Verse 6 – Job observed that whether he spoke or remained silent, his pain remained.
Verses 7, 8 – Job addresses God as if He was present in the discussion (He was, only He hadn’t spoken yet).
Verses 16, 17 – Job viewed himself as if he were dead. He felt he had done nothing wrong to merit this treatment of God’s attack.
Verse 19 – Job felt as we all do when suffering seems to never end. We feel as though God has abandon us. However, because we have Jesus promise to never leave us, we know that in our time of trouble, He intercedes for us. Sometimes the suffering is so huge and overwhelming, we forget that God’s Word is always more true and more powerful than anything that can come against us in this world! Stand on His Word and we will overcome, in due time.
After Job is finished speaking, Eliphaz has his say. Eliphaz assumed that his words were as true as God’s. He began by saying that Job’s words were empty and useless. According to Eliphaz, the experience and wisdom of their ancestors were more valuable than Job’s individual thoughts. This time Eliphaz was more rude, more intense and more arrogant, but he said nothing new.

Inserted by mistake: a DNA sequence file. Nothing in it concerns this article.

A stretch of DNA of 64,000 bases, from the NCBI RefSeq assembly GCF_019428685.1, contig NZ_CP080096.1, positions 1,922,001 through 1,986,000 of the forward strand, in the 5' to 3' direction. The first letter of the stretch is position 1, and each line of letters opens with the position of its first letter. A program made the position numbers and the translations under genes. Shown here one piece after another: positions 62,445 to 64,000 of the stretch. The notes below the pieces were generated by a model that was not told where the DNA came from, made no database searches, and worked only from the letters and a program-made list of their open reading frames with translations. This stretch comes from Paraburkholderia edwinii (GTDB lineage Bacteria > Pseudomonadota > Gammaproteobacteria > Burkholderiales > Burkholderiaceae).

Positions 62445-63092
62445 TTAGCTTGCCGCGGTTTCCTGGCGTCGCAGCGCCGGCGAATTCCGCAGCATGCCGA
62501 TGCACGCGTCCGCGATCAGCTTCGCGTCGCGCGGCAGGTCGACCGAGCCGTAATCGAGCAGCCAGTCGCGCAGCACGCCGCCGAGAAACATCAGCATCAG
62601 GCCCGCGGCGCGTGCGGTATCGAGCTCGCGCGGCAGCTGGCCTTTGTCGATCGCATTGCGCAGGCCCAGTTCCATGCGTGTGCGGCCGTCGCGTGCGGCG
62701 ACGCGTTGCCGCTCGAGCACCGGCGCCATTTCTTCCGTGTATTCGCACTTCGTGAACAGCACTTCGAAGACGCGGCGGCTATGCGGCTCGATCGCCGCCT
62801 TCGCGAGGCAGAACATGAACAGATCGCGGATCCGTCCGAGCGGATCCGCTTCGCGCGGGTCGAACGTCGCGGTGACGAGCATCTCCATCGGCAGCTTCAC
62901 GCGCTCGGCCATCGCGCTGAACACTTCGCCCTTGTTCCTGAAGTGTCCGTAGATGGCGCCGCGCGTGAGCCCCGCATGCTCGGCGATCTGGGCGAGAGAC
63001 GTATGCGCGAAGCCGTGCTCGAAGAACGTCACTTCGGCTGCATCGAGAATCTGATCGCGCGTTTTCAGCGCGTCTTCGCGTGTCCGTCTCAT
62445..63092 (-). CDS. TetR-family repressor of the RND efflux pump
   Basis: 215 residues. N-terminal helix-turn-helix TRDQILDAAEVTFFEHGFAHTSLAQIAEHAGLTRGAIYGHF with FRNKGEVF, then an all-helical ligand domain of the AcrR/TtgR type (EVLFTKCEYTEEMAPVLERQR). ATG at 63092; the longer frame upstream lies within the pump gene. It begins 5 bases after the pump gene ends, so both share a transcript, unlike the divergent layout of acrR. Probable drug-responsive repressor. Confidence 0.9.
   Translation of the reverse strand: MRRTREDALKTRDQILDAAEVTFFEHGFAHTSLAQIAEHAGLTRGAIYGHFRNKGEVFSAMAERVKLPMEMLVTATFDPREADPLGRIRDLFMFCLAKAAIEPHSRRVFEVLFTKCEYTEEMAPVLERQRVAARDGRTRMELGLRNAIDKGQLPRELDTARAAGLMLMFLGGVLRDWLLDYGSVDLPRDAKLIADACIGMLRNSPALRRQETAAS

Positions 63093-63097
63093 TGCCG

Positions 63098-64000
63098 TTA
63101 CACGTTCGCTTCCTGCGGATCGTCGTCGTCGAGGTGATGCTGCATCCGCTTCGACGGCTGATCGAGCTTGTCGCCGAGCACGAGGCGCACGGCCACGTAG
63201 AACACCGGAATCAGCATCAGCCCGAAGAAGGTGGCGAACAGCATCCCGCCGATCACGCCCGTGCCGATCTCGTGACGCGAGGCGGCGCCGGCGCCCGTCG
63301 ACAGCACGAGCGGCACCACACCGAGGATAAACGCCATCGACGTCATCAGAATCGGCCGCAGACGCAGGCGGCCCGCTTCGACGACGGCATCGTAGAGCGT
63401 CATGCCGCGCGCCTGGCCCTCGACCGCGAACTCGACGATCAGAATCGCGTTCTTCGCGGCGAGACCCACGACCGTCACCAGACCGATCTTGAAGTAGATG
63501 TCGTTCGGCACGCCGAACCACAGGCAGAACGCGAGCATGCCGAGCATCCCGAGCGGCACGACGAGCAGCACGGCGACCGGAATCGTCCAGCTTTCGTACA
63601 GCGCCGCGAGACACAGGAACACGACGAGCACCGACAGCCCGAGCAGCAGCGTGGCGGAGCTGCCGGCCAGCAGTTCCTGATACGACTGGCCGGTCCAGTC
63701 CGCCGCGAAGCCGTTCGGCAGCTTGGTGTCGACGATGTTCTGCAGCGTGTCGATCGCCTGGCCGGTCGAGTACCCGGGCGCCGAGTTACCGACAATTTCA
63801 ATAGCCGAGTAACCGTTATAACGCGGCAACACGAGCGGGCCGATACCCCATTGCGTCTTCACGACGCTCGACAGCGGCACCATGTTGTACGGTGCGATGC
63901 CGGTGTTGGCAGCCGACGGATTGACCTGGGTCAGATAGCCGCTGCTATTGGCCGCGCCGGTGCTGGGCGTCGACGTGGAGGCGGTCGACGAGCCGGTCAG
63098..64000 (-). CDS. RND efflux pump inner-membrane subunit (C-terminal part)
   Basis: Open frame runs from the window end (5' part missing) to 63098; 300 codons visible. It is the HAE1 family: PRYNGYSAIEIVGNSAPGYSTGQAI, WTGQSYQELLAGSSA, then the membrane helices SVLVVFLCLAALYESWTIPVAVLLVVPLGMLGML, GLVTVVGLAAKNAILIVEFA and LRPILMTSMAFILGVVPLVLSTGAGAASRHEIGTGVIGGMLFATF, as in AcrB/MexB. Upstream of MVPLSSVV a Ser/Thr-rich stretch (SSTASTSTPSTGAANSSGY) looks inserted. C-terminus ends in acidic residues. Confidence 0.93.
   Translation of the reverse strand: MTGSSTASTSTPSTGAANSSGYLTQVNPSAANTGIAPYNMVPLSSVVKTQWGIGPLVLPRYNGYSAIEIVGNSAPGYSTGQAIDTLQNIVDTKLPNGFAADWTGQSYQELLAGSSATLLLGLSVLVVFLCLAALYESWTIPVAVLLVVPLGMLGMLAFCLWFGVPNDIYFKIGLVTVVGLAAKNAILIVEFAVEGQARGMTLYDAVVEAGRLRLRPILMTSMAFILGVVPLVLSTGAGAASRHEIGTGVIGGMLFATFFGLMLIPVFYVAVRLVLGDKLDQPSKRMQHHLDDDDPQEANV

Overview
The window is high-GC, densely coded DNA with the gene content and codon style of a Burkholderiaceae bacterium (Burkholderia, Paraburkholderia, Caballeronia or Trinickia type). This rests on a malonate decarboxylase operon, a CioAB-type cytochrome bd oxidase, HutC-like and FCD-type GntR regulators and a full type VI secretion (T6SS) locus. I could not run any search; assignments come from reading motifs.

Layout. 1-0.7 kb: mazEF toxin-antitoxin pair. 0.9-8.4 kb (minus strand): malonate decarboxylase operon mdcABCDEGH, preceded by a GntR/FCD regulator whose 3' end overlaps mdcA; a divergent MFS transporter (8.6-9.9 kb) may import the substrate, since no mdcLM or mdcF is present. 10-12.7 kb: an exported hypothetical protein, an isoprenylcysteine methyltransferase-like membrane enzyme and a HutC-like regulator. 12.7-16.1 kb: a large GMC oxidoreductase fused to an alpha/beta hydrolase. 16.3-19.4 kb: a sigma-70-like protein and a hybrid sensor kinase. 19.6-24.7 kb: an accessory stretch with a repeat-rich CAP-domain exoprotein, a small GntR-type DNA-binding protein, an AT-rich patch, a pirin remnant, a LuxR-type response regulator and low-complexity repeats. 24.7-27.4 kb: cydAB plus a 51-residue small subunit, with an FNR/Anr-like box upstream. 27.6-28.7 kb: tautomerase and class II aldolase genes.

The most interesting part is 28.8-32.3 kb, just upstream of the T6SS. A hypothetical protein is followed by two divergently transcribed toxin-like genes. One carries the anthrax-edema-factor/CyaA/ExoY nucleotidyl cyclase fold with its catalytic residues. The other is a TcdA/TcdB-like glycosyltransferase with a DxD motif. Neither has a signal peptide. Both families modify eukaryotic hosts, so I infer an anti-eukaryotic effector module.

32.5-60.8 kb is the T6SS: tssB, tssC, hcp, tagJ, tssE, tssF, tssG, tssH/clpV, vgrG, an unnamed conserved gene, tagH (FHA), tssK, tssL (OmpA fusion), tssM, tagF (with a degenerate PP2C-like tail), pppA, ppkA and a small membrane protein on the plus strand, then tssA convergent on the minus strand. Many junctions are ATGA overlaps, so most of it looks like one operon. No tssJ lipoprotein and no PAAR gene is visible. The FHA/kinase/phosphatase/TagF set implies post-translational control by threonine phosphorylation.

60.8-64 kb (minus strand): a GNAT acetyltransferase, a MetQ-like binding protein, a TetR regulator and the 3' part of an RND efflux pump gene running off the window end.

If I’d had been Job, I would have told “Old, Eliphaz,” that it was time for him to go and not come back!
Sickness, loneliness, disappointment, and death cause Job to say that life is not fair. However, God’s solution to believers who live in an unfair world is to guarantee life with Him forever.
Verse 2 – Job compares life to a flower that is soon gone or like a fleeing shadow.
Verses 3, 4 – Job wondered why God would spend so much time on a powerless, short-lived, mankind.
Verses 5, 6 – Job basically urges God to stop His surveillance on mankind that He set the limit on how long tat they lived, in the first place.
Verse 12 – Job expresses the concept that there is no life after death. The Old Testament doesn’t speak much about the resurrection of the dead. However, we know today that because Christ rose from the grave, we as believers will rise again, based on Christ’s promise in John 14:19.